Conference championships are important, because for a lot of conferences these tournaments truly are winner-take all. A team which both won its conference tournament and made it to the NCAA tournament should receive more credit that a team that was given an at-large bid to get in.
The benchmark in the NCAA tournament is not merely getting there, but how deep one can go. Likewise, making it to the Final Four should be worth more than making it to the Elite Eight. What about the WNIT? It's sad to say it, but the WNIT is simply not as prominent as the NCAA. Our ranking system gives teams credit for getting to the WNIT, but not much more than a minimum amount no matter how deep they go. The teams in the WNIT simply aren't the best teams in the country. A WNIT championship is noteworthy and should get some extra credit, but nothing else (as for the CBI, well, try harder next year. There are some people who don't even know the WNIT exists, and there are a lot of people who don't know the CBI exists).
There are other types of wins (or non-wins) that should matter:
* Benchmark wins: People like nice round numbers. A twenty-win season is a nice thing, but truth be told, it doesn't mean as much as it used to. My current understanding (correct me if I'm wrong) is that an NCAA Division I team should play at least 29 games against Division I opponents. In most cases, that's winning two thirds - sometimes less - of your total season games.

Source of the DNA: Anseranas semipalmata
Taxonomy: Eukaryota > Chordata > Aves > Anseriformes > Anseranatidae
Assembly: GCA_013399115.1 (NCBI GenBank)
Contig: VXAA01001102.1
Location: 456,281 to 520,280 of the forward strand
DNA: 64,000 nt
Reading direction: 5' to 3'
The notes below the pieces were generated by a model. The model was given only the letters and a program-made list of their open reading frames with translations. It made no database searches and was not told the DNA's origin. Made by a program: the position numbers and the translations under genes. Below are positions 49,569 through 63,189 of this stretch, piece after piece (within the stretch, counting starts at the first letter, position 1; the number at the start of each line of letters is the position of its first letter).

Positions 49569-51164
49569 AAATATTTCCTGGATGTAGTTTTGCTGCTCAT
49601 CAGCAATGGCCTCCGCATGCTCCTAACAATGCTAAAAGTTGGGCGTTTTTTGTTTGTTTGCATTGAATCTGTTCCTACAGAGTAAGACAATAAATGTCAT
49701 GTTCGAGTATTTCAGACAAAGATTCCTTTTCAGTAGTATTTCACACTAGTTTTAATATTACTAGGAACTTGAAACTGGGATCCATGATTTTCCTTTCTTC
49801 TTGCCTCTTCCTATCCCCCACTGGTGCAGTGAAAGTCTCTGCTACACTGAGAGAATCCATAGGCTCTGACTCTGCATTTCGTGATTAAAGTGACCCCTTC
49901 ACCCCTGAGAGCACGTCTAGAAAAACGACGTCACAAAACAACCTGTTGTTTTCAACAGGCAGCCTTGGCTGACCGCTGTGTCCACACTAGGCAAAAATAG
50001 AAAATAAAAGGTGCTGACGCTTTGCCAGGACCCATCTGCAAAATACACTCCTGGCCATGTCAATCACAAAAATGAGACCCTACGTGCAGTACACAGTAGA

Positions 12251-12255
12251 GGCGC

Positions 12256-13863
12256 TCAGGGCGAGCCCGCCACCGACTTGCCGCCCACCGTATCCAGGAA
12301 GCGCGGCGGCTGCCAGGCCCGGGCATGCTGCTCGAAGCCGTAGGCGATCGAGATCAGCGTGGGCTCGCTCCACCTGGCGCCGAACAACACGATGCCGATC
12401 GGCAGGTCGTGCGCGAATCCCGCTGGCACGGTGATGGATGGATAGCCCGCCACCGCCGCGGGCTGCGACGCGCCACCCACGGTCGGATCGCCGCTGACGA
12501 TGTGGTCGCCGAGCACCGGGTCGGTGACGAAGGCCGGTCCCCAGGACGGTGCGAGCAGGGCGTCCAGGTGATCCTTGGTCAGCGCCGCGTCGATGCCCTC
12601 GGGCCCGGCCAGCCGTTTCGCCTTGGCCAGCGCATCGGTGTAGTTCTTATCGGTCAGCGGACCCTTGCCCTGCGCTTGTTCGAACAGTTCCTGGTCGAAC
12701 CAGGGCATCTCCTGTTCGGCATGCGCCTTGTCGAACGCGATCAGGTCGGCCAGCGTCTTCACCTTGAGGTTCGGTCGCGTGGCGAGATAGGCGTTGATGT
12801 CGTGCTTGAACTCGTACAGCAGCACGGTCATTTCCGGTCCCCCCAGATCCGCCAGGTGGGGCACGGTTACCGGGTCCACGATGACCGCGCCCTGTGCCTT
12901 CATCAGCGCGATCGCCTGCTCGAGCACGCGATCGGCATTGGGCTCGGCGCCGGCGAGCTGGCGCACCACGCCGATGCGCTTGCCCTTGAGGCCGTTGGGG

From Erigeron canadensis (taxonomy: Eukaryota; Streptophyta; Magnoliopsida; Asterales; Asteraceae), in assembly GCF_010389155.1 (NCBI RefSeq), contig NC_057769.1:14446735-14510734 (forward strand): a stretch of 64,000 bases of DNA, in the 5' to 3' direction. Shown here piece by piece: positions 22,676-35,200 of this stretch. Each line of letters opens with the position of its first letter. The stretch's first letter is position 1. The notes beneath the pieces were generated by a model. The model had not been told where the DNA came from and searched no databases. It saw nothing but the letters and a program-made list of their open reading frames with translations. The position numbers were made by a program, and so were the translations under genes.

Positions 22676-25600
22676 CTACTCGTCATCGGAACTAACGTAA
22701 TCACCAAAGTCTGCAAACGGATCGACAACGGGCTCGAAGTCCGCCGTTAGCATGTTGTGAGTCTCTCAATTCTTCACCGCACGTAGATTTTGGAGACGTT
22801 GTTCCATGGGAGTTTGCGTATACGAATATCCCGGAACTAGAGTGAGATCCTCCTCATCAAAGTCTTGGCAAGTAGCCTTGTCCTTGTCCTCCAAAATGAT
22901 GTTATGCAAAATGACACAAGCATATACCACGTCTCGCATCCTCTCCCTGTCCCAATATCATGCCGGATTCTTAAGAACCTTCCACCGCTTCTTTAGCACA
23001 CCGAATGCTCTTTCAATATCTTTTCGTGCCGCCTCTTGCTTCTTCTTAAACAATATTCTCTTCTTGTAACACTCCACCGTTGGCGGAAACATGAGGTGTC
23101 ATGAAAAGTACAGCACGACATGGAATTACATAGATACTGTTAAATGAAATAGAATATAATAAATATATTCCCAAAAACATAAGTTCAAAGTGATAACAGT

College basketball is a lot like college football in that the final results of a season can be very unbalanced. Connecticut proves that going undefeated in college basketball isn't a rarity. (Try doing that in the NBA, with the longer schedule and with teams composed entirely of dominant college players.) If you're in a power conference, if you have the right resources and you hand-pick the right opponents, getting to 20 wins shouldn't be that difficult. It's certainly better than not winning 20 games, but it's not that astonishing.